I don't know about you, but in this busy world it can be tough for me to find the motivation to get things done. In this article, the Muse discusses lack of motivation and suggests tips on getting things done. Do you have any tips for getting things done?
Have you seen an unconscious gender bias at work? The link below is a video of some common examples of gender bias in the work place. Does this happen at your firm? How do you respond? What can we do to make positive changes? Let’s discuss. https://www.youtube.com/watch?v=JFW2cfzevio&feature=youtu.be
This article was first published by Jeena Cho on Above the Law. Visit The Anxious Lawyer to learn more about Jeena's work and her upcoming book on using mindfulness to create a more joyful and satisfying law practice. http://abovethelaw.com/2016/02/3-lies-lawyers-should-stop-telling-themselves/
Young lawyers are constantly bombarded by partners, other young lawyers, friends, relatives, and members of their communities (business and charitable) to give more and more of their time to various projects, organizations, and work. However, young attorneys easily over commit by simply saying “yes” to every activity that comes through the door. Being new to the profession, we want to impress others and show people what we are made of. This article sums up two major points of why saying “no” is important in your work life—why say “no” in the first place and why “no” isn’t a bad word. “Because people are expected to be agreeable, you might think that saying ‘no’ means you’re being disagreeable. That’s not really the case: you’re just saying you can’t do what is being asked of you.” – Mark Wilson, Esq.
Salary negotiations can be a challenge for anyone, especially young attorneys. Many young attorneys aren't sure if it is appropriate to negotiate, or how to even get started in the negotiations process. It seems that women are less likely to negotiate their salaries then men are. Many people theorize that one of the big reasons for the salary gap between men and women is that women don't try to negotiate their salaries. Even Sheryl Sandberg, in her book Lean In, discusses her own stress about negotiating her salary when she joined Facebook. Watch her talk about salary negotiations here. Additionally, the Corporette blog had an interesting discussion this week about how (and when) to negotiate salary and benefits. Read it here: Corporette Have you negotiated your salary and/or benefits? If so, what tips do you have?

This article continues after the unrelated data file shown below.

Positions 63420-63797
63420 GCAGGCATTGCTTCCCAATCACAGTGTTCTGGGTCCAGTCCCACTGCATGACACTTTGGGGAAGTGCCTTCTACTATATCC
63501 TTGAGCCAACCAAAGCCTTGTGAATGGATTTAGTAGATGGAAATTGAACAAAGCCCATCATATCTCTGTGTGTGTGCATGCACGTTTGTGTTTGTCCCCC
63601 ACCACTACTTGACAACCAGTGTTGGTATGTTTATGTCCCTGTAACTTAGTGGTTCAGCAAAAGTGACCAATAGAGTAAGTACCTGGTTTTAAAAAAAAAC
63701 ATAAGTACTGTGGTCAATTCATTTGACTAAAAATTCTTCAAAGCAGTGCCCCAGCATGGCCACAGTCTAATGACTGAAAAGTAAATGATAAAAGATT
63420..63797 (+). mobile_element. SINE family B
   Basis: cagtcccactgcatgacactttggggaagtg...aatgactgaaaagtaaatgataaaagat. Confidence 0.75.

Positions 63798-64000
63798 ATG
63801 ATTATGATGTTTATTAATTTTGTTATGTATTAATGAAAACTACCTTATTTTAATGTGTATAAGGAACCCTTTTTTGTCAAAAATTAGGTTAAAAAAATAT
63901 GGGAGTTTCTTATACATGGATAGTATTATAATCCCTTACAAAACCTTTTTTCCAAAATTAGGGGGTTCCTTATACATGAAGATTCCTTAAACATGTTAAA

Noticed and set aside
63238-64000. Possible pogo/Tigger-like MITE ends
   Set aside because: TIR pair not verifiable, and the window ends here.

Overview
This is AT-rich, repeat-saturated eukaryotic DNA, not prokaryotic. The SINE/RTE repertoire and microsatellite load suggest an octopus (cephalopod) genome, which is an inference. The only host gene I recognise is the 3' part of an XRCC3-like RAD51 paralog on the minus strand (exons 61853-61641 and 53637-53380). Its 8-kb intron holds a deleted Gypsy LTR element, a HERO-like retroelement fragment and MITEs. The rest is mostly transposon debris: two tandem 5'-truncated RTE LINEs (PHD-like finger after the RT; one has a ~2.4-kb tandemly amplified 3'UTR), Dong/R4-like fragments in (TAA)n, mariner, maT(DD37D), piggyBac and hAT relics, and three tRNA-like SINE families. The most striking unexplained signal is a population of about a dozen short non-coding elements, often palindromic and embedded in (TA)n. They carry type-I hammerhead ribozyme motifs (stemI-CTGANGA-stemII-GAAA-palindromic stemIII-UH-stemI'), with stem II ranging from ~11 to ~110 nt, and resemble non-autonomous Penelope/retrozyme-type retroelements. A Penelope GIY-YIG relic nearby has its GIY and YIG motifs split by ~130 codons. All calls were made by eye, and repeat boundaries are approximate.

How many times have you gone to trial? Many litigators will happily reflect on their experiences in Court. It always makes me smile when a litigator’s account of their trial sounds as if he or she were Matlock or Perry Mason acting alone as the sole advocate for their client. In reality very few attorneys prepare for trial by themselves, but rather have surrounded themselves with a trial team. Of course every team has a leader. When it comes to battles in the courtroom, how many trial leaders are female? I know for many young lawyers participating in a trial is exciting enough, and the idea of leading the battle is a distant (hopefully not too distant) dream. However, the Philadelphia Business Journal just reported that women are still “significantly underrepresented as lead trial lawyers.” Do you agree? How can we make this change?
I find that at times the working mom guilt can be overwhelming. My son the other day commented how all of his friends at school “get picked up by their mommies.” He was quick to highlight that “I NEVER pick him up!” Which of course is not true, but then I didn’t want to start a debate with my five year old on why I work. I loved this article by Gabriel Fischer. His words were so encouraging to me and the message that my employment has a “long-lasting, positive effect” on my children made me smile. Anything that helps reduce the mommy guilt is a great read! The guilt many working mothers confess to may be real, but it’s looking less and less warranted." --Gabriel Fisher
One great fashion blogs for highly motivated women is Corporette. Last year, the blog featured a discussion of what summer associates should wear for fun (and wacky!) office events. What are fun summer events at your office? And on that note...what are some of the most whacky? Discuss!
“[t]he report found that while black, female professionals are more likely to seek top leadership roles, they are treated as virtually invisible.”
In this April 2015 article, the Atlantic summarizes this fascinating study about how wearing a suit impacts the wearer's thinking. I have often thought about how the formality of my dress impact others' perception of me, but I don't know that I have given much consideration to how it impacts my own thinking. According to this study, more formal clothes make us feel more powerful, and thus change how we see the world. I guess there is some truth to the term "power suit." So readers, what work wear makes you feel the most powerful?